Implications of Artificial Intelligence in Cancer Multi-Omics

Advancements in multidimensional “omics” technologies ranging from next-generation sequencing to the mass spectrometry have led to a plethora of information. AI mediated data integration obtained from different “-omics” platforms such as genomics, epigenomics, transcriptomics, proteomics, and metabolomics enables the understanding of complex biological systems by describing nearly all biomolecules ranging from DNA to metabolites. Multi-omics researches have diverse applications in veterinary medicine (Li Q. et al., 2015), microbiology (Zhang et al., 2010), agriculture science (Van Emon, 2016), biofuel (Rai et al., 2016), and biomedical sciences (More et al., 2015; Hasin et al., 2017; Awasthi et al., 2018; Patel et al., 2019) including oncology (see Table 1).

TABLE 1
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Table 1 Comprehensive list of Artificial Intelligence-based omics and non-omics investigations in oncology.

Genomics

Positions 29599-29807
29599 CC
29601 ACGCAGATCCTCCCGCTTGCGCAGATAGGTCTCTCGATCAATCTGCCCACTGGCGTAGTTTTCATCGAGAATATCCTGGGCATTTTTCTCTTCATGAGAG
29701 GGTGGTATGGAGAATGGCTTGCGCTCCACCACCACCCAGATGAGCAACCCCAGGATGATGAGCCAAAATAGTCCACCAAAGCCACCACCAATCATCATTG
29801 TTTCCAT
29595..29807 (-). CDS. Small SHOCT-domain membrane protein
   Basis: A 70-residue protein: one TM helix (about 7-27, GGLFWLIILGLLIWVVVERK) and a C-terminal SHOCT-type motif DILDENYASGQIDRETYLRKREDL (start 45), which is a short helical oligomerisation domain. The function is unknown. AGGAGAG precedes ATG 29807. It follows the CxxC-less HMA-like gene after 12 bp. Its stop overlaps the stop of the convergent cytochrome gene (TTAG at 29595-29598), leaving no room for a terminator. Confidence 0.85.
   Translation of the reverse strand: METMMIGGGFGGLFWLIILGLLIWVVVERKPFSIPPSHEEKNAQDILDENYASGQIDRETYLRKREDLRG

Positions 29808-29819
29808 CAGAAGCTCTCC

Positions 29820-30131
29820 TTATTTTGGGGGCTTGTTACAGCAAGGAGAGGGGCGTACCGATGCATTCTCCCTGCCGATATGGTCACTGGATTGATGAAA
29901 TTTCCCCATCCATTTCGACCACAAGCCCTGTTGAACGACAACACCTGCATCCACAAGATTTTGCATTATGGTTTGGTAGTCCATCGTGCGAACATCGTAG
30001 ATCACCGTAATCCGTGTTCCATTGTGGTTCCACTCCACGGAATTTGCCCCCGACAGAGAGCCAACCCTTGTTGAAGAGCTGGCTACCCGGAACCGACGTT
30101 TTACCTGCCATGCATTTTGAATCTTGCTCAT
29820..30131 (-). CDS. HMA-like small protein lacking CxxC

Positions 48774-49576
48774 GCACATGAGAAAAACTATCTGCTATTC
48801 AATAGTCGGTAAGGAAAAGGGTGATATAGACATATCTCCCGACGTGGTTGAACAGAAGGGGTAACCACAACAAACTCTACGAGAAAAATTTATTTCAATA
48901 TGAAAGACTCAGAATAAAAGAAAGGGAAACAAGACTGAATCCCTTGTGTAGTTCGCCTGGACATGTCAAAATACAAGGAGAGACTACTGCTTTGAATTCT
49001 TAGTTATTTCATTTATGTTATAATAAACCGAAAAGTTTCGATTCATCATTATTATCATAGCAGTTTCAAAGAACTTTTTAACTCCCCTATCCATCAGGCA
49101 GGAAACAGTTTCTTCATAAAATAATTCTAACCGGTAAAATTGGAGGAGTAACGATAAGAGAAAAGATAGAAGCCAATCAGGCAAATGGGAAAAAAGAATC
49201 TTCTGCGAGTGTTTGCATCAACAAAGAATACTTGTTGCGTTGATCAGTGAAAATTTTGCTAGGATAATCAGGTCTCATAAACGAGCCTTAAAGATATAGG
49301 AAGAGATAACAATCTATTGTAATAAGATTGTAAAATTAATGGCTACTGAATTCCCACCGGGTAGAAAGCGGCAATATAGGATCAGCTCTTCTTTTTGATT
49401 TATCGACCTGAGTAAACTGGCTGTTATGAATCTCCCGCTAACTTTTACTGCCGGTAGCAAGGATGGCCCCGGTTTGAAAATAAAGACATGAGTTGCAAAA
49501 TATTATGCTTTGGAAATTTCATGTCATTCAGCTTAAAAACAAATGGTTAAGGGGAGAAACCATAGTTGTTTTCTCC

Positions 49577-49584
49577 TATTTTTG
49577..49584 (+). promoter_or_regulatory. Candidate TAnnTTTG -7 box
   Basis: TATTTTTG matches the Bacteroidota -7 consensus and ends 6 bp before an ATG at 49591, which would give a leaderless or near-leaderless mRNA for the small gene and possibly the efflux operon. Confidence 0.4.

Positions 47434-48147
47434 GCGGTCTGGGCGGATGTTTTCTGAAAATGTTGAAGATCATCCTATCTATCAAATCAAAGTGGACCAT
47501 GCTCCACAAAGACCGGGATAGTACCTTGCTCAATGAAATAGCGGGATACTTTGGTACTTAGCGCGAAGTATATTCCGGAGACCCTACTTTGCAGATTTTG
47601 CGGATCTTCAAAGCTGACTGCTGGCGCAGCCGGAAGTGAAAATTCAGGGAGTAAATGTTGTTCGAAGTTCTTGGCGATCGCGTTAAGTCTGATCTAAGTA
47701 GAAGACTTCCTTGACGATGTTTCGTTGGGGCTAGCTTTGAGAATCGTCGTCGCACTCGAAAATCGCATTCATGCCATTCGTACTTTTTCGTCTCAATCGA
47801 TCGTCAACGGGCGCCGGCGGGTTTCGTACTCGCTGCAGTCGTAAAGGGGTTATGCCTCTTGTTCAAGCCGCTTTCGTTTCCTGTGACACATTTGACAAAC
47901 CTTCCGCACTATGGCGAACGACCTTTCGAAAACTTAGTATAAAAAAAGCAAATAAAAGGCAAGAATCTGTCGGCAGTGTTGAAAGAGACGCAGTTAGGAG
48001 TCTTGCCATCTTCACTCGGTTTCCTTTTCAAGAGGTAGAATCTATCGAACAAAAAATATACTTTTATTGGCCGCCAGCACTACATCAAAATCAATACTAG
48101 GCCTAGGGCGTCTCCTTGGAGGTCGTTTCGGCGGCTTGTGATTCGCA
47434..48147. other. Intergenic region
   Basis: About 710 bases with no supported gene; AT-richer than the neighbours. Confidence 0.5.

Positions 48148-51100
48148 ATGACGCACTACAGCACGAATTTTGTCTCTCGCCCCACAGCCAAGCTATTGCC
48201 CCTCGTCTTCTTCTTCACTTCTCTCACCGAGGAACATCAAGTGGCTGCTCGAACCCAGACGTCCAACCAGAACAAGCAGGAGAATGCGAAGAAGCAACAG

Genomics data analysis relies on the nucleotide sequences, including expressed sequence tags (ESTs), cDNAs, and gene arrangements on the respective chromosomes. Rapid advances in the next‐generation sequencer (NGS) (Paolillo et al., 2016) and in silico computational algorithms have led to high-throughput data generation for whole genomes sequencing (WGS) and epigenomes. WGS comprehensively explores all types of genomic alterations in cancer and provides information on the repertoire of driver mutations and mutational signatures (including non‐coding regions) in cancer genomes, which remain widely unexplored. Ley et al. reported the first-ever WGS analysis of cancer (cytogenetically normal acute myeloid leukemia, AML) (Ley et al., 2008), merely 6 months post-publication of the first human whole-genome sequence (Wheeler et al., 2008). Since then several cancer genomics databases and projects including The Cancer Genome Atlas (TCGA) (Wang Z. et al., 2016), the International Cancer Genome Consortium (ICGC) (Zhang J. et al., 2019), Catalog of Somatic Mutations in Cancer (COSMIC) (Forbes et al., 2015), Cancer Genomic Hub (CGHub) (Wilks et al., 2014), Therapeutically Applicable Research to Generate Effective Treatments (TARGET) (Therapeutically Applicable Research to Generate Effective Treatments (TARGET)), cBioPortal (Gao et al., 2013), MethyCancer (He et al., 2008), UCSC Cancer Genomics Browser (Goldman et al., 2013) and moonshot project (Cancer Moonshot - National Cancer Institute, 2016) have surfaced (also see Table 2). Data accessibility has further led to the development of tools and resources to facilitate the rapid detection and analysis of biologically relevant genomic outcomes (Cerami et al., 2012; Gao et al., 2013; Gonzalez-Perez et al., 2013; Rubio-Perez et al., 2015; Chakraborty et al., 2018). WGS is thus a powerful tool to understand cancer genomics that typically contains unpredictable numbers of point mutations, fusions, and other aberrations. In contrast, targeted approaches like whole-exome sequencing (WES) are easier to analyze but miss out information of untranslated, intronic, and intergenic regions, which might have an impact on the molecular pathogenesis of cancer (Nik-Zainal et al., 2016). However, there are several associated limitations: (i) a vast majority of cancer genomics efforts remain focused around targeted approaches viz. WES (Morris et al., 2017) (ii) many of the genomics data reported lacks a comprehensive clinical annotation required for linking genomic events to specific cancer types, prognoses, and treatment responses (Robinson et al., 2017) (iii) most of the preliminary studies are performed on untreated cancers, and thus do not provide insight into the response to treatment regimens (Robinson et al., 2017). Integrating the cancer genomics data with clinical physiology data could, therefore, be expected to better define cancer biology and responses to treatments. Several studies have integrated genomics and non-omics cancer data (see Table 1). Histopathological images integration with genomics helps retrieves better information on cancer tissue architecture, which is generally compromised in molecular assays, rendering this rich information underused (López de Maturana et al., 2019). AI algorithms classify breast cancers using prognostic factors to quantitative image (Yuan et al., 2012) and the public data set (TCGA) (Yuan et al., 2012). AI algorithms to integrate (multi-) omics data with the pathology images has been successfully extended to develop predictive models for prostate cancer (Robinson et al., 2015), renal cell carcinoma (Schoof et al., 2019), low-grade glioma (Brat et al., 2015), and non-small cell lung cancer (Yu et al., 2016). Alongside integrating the multi-omics data from different platforms, transcriptomics, proteomics, and metabolomics with genomics could consolidate molecular information. Wu P. et al., 2019 integrated the Clinical Proteomic Tumor Analysis Consortium (CPTAC) mass spectrometry-based proteomics data for selected breast, colon, and ovarian tumors with TCGA into the cBioPortal (cBioPortal for Cancer Genomics) to support easy exploration and integrative analysis of the proteomic data sets in the context of the clinical and genomics data from the same tumors (Wu P. et al., 2019). Considering the diversity of cancer genomes and phenotypes, cataloging and interpretation of the abundant mutation, particularly non‐coding and structure variants, could be performed with confidence via integrating clinicopathological information along with transcriptomics, and epigenomics to decide the precise treatments that will produce the best results for the cancer patients.